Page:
The activation profile driven by either CueRA16M/F19Y or GolSM16A/Y19F mutants resembled the α2-variants of CueR and GolS, respectively. These mutants have an improved induction of transcription from the heterologous promoter and a diminished induction from their innate target promoter compared with the wild-type regulators (Fig. 4B). Furthermore, CueRA16M and GolSM16A displayed patterns of transcriptional induction similar to the double mutant proteins. Replacement of the residue at position 19 (CueRF19Y and GolSY19F) had only minor effects on their operator recognition pattern (Fig. 4B). These results clearly indicate that the identity of the residue at position 16 is a main determinant of regulator/operator selectivity among gol and cue regulons. Moreover, our observations also pointed out that the residue at position 19 finely tunes the selectivity. As expected, mutant regulators with replacements at positions 14 and 22 displayed wild-type patterns of transcriptional induction (Fig. 4B), indicating that these residues are not involved in operator discrimination.

The Residues at Position 16 and 19 of the Regulator Recognize the Selective Operator Bases 3′ and 3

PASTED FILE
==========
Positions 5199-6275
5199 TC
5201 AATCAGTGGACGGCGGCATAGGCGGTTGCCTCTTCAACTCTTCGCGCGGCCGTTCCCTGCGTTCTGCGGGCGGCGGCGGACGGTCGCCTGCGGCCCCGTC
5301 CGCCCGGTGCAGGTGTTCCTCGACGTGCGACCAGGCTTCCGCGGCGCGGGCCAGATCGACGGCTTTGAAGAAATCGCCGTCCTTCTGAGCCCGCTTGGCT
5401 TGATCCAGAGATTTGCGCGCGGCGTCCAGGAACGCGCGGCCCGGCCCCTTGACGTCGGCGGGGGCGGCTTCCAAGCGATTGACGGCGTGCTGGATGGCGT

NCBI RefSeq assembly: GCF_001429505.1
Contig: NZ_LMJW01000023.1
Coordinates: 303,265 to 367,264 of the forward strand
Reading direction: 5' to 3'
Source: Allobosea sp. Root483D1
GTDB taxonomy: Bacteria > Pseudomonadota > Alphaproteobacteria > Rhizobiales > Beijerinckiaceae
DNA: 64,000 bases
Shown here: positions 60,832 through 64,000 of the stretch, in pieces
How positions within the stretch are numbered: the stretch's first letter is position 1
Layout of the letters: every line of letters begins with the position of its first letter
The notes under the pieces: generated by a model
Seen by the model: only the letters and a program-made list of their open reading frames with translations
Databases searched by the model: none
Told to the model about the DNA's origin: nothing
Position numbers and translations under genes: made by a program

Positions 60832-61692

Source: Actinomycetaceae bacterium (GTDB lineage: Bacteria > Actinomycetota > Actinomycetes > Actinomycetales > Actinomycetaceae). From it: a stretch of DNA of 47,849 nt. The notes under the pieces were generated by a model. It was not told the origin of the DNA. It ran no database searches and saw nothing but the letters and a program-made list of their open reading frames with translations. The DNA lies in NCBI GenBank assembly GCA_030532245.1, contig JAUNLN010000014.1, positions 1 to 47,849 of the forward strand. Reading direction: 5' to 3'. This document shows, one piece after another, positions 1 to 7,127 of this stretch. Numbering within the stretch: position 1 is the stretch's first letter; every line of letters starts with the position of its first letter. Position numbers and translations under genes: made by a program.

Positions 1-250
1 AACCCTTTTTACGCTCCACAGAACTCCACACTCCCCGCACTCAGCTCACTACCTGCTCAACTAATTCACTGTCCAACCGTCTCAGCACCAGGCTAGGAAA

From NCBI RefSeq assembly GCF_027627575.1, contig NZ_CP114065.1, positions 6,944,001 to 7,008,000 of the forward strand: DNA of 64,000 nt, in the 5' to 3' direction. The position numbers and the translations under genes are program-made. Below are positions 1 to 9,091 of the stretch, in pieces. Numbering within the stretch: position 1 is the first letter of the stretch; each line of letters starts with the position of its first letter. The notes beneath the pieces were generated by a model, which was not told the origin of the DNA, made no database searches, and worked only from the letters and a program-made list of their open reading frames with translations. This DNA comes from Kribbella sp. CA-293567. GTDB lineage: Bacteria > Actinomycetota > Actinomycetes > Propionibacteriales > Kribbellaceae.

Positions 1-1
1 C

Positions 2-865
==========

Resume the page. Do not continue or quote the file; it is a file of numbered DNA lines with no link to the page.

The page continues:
There is currently no structural information about the target operator recognition by MerR metalloregulators. Thus, assuming that all MerR homologs interact with DNA in a similar manner, we used the available crystallographic structure of the drug-binding homolog BmrR bound to its target promoter (3) to simulate the interaction of CueR or GolS with DNA. We selected BmrR because, like CueR and GolS, it recognizes target promoters with a 19-bp spacer between the −35 and −10 elements and interacts with dyad-symmetric sequences separated by 1 bp (4, 15). In the models, we replaced the amino acid residues present in the N-terminal region of BmrR (from residue 1 to 88) by those present either in CueR, CueR-α2S, or GolS. As shown in Fig. 4C, the side chain of the residue at position 16 in both CueR and GolS approached the DNA backbone toward the nucleotide bases located at position 3 from the center of the operator (15). Substitution of the small methyl side chain of the alanine by a bulkier methionine will probably shift the position of the HTH motif with respect to the operator DNA. The side chain of the residue at position 19 was also oriented toward the interface between nucleotide bases at positions 3 and 4, supporting the experimental data about the role of the residue at position 16 in directing selectivity in the operator recognition.